Cross Curriculum 

Students recognize the value to the community of being philanthropists. They will perform simple acts of kindness for others in their “community” with increasing regularity. They record their acts on a bulletin board and build community capital in the classroom and school (and home).

Philanthropy Framework

  1. Strand PHIL.I Definitions of Philanthropy
    1. Standard DP 01. Define Philanthropy
      1. Benchmark E.1 Define philanthropy as the giving and sharing of time, talent, or treasure intended for the common good.
    2. Standard DP 02. Roles of Government, Business, and Philanthropy
      1. Benchmark E.6 Explain why acting philanthropically is good for the community, state, nation, or world.
    3. Standard DP 04. Operational Characteristics of Nonprofit Organizations
      1. Benchmark E.1 Describe how citizens organize in response to a need.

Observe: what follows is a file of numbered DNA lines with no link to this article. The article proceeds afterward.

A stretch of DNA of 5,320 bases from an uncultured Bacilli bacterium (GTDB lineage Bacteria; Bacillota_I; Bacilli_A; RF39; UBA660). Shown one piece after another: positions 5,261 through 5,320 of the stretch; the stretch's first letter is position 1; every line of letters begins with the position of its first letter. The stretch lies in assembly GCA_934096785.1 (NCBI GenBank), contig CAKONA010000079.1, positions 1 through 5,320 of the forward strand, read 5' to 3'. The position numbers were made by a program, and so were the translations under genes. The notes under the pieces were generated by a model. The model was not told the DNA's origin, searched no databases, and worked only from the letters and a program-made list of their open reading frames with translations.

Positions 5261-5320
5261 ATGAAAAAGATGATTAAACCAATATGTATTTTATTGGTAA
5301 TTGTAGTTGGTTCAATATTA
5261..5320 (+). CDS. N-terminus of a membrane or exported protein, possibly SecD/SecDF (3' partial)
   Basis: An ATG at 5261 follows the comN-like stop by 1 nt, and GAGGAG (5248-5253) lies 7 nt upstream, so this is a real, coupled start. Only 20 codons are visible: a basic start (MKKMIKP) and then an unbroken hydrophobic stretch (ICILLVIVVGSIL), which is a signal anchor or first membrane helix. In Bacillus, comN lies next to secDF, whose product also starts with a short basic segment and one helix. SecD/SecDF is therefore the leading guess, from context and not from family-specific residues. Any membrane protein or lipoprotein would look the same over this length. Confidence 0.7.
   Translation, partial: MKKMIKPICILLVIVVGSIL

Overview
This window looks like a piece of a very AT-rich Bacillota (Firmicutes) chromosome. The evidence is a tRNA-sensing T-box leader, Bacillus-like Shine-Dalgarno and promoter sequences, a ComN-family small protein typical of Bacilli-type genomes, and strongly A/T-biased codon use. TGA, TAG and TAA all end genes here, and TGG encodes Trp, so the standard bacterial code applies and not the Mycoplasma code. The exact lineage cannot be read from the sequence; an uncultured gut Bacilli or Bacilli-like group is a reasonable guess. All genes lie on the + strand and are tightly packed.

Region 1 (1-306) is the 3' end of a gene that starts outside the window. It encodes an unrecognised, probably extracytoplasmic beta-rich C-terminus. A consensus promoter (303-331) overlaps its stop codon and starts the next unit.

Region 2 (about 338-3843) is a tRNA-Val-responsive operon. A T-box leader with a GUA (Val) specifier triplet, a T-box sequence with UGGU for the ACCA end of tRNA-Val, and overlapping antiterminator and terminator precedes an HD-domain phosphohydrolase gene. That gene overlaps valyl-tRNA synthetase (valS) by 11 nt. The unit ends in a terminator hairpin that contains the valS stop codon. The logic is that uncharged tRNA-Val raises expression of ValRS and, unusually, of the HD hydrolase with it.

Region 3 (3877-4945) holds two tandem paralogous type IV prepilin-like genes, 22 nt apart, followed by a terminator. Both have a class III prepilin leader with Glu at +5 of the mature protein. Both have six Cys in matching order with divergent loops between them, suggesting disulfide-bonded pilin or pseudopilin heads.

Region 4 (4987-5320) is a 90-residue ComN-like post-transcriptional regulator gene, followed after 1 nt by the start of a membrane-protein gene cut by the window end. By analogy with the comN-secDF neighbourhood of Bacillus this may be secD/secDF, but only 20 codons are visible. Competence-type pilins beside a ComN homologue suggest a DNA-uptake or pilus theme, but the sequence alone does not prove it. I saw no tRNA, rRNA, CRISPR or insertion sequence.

2. Strand PHIL.II Philanthropy and Civil Society
    1. Standard PCS 03. Philanthropy and Economics
      1. Benchmark E.3 Give examples of <i>opportunity cost</i> in philanthropic giving.
    2. Standard PCS 05. Philanthropy and Government
      1. Benchmark E.13 Offer examples of community/social capital in school.
    3. Standard PCS 06. Philanthropy in History
      1. Benchmark E.4 Describe an early example of philanthropy practiced in the indigenous culture.
  3. Strand PHIL.III Philanthropy and the Individual
    1. Standard PI 01. Reasons for Individual Philanthropy
      1. Benchmark E.7 Give classroom examples of when a student does not need the teacher's permission to act philanthropically.
      2. Benchmark E.8 Recognize the concept of community/social capital in the classroom.